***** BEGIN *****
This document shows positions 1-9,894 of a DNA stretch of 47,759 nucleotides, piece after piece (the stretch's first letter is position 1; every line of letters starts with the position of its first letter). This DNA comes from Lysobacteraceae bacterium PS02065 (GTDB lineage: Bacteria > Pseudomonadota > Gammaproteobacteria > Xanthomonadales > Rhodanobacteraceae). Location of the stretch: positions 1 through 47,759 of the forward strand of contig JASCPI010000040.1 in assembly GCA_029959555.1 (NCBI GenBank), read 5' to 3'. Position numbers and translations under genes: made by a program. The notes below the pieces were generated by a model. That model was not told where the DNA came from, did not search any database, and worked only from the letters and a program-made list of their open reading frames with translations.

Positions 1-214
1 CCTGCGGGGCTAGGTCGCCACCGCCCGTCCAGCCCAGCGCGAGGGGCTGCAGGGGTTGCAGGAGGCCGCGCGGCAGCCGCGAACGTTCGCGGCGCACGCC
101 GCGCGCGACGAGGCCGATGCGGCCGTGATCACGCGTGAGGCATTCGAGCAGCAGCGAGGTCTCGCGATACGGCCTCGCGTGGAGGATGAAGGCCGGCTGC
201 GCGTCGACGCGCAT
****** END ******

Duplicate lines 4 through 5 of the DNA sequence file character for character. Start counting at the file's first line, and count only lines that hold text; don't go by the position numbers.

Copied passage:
101 GCGCGCGACGAGGCCGATGCGGCCGTGATCACGCGTGAGGCATTCGAGCAGCAGCGAGGTCTCGCGATACGGCCTCGCGTGGAGGATGAAGGCCGGCTGC
201 GCGTCGACGCGCAT